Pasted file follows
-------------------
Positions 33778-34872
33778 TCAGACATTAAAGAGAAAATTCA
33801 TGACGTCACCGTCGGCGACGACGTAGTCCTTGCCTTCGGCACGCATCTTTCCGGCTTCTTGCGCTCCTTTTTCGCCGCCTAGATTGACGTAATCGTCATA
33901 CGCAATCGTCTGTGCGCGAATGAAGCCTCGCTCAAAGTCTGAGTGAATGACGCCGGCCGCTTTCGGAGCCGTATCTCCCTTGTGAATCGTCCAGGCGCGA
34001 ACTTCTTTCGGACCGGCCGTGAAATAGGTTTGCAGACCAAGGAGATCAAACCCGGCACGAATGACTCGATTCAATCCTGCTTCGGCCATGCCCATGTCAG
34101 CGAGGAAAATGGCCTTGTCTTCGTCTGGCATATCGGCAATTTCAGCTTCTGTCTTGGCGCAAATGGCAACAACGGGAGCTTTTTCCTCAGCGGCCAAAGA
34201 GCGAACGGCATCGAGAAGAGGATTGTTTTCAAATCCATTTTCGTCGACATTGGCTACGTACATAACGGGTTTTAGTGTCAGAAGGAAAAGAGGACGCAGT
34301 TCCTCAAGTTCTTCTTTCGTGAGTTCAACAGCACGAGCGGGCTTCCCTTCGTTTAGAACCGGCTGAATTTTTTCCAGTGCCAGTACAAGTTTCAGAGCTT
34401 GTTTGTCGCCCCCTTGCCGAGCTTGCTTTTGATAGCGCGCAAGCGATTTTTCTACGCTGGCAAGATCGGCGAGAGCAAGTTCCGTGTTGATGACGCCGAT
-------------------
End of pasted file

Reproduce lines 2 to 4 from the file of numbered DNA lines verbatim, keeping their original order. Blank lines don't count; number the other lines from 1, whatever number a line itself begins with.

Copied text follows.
33778 TCAGACATTAAAGAGAAAATTCA
33801 TGACGTCACCGTCGGCGACGACGTAGTCCTTGCCTTCGGCACGCATCTTTCCGGCTTCTTGCGCTCCTTTTTCGCCGCCTAGATTGACGTAATCGTCATA
33901 CGCAATCGTCTGTGCGCGAATGAAGCCTCGCTCAAAGTCTGAGTGAATGACGCCGGCCGCTTTCGGAGCCGTATCTCCCTTGTGAATCGTCCAGGCGCGA